Selected Ongoing Projects:

  • Global-local shrinkage and the horseshoe+ estimator: The horseshoe estimator of Carvalho, Polson and Scott (2010) was one of the first works to demonstrate the power of "global-local" shrinkage in ultra-sparse Bayesian variable selection problems. Since then, multiple attractive theoretical properties of this estimator have been discovered. In a collaborative work with Nick Polson, Jyotishka Datta and Brandon Willard, we propose a new estimator, termed the "horseshoe+ estimator," that improves upon the horseshoe, both theoretically and empirically. Bhadra et al. (2016a) give the details. It also appears global-local shrinkage priors are good candidates for default priors for low-dimensional, nonlinear functions in a normal means model, where the so-called "flat" priors fail. Bhadra et al. (2016b) demonstrate their use in a few such problems. Bhadra et al. (2016c) demonstrate the use of two integral identities for generating global-local mixtures. Bhadra et al. (2016d) formally demonstrate that the prediction performance for the class of global shrinkage regression methods (ridge regression, principal components regression etc.) can be improved by using local, component-specific shrinkage parameters. Bhadra et al. (2017a) derive fast computational algorithms to perform feature selection using the non-convex horseshoe regularization penalty. Li, Craig and Bhadra (2017) propose the use of the horseshoe prior in estimating the precision matrix for multivariate Gaussian data. Bhadra et al. (2017b) is a review article summarizing the important developments in global-local shrinkage methods between 2010 and 2017.

  • Bayesian models for joint mean-covariance estimation and for mixed discrete-continuous data: Bayesian variable and covariance selections have been treated separately in the statistics literature for a long time. We do a combined analysis in the context of a Gaussian sparse seemingly unrelated regression (SSUR) model to infer jointly the important sparse set of predictors as well as the important sparse set of non-zero partial correlations in the responses. We apply our technique to expression quantitative trait loci (eQTL) analysis where the expression level of a gene (response) is typically affected by a set of important SNPs (predictors) and the responses exhibit conditional dependence among themselves. Both the number of predictors and the number of correlated responses routinely exceed the sample size. We find that a marginalization-based collapsed Gibbs sampler offers a computationally efficient solution. The first ideas appeared in Bhadra and Mallick (2013). Building on that, Feldman, Bhadra and Kirshner (2014) found a way to relax the need to be restricted to decomposable graphs. Bhadra and Baladandayuthapani (2013) is an application of the methodology to brain cancer (glioblastoma) data. Bhadra, Rao and Baladandayuthapani (2017) developed a technique to perform network inference in presence of multivariate data that are of mixed discrete and continuous nature.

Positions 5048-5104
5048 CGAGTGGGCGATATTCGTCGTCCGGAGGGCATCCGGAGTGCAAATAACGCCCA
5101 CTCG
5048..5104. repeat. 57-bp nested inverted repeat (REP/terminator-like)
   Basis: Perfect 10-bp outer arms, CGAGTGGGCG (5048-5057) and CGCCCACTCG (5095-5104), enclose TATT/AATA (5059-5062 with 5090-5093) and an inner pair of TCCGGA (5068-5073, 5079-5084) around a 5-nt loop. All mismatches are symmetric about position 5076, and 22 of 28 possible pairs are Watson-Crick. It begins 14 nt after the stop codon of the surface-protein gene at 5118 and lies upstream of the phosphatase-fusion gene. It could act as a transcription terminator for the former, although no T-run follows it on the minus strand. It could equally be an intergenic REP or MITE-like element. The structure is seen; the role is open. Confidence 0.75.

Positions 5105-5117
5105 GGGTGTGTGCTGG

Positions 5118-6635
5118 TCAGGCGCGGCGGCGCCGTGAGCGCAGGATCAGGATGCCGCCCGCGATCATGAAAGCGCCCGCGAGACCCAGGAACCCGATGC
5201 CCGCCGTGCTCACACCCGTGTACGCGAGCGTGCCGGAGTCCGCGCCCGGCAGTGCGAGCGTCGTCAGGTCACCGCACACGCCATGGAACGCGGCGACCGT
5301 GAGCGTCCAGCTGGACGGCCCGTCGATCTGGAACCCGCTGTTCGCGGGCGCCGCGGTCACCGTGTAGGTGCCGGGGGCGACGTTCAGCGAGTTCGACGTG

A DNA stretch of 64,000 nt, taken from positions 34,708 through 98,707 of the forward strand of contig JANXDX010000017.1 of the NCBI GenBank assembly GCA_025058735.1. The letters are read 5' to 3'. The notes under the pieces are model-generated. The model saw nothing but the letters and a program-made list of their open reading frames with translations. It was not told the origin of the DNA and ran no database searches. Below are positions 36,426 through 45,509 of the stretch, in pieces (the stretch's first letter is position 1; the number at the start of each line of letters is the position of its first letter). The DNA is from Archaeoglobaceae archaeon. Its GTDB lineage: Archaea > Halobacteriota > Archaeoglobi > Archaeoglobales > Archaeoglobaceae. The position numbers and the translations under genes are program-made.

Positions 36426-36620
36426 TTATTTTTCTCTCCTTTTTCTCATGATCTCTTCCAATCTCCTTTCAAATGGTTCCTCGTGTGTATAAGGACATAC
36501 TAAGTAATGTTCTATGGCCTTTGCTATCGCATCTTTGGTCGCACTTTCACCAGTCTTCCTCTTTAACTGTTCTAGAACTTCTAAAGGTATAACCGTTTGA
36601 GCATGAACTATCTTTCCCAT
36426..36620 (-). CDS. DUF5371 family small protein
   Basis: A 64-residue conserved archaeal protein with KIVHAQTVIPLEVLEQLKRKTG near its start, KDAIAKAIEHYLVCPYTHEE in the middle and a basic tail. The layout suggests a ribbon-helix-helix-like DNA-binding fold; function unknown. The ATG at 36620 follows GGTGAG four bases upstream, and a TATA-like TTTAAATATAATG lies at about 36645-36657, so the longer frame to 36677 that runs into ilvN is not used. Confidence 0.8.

• Selected Past Projects:

  • Iterated filtering and its applications in modeling infectious disease dynamics: Iterated filtering is a simulation-based technique for maximum likelihood inference in hidden Markov models with intractable likelihood. Particle filters (i.e., sequential Monte Carlo filters) are used in iterated filtering to devise a stochastic approximation scheme that converges to the maximum likelihhod estimate of the model parameters. We provide theoretical results on iterated filtering in Ionides et al. (2011), proving the method results in consistent estimates and show it to be a special case of a broad class of stochastic approximation techniques. We apply iterated filtering to estimate parameters in a compartment model of epidemic malaria to capture the spread of the disease in Northwest India and answer scientific questions regarding role of rainfall in the spread of the epidemic in Bhadra et al. (2011) and Laneri et al. (2010). This is joint work with Ed Ionides and Mercedes Pascual, among others.

  • Adaptive particle allocation for off-line iterated particle filters: In many off-line sequential Monte Carlo (SMC) based techniques, the filter is used repeatedly to estimate model parameters or likelihood of the data. Examples include iterated filtering of Ionides et al. or particle MCMC of Andrieu et al . In the off-line setting, we formulate a way to minimize the variance of the likelihood estimate resulting from SMC given a constraint on the total number of particles, i.e., the available computing power. Results in Bhadra and Ionides (2015) indicate up to 55% computational savings.


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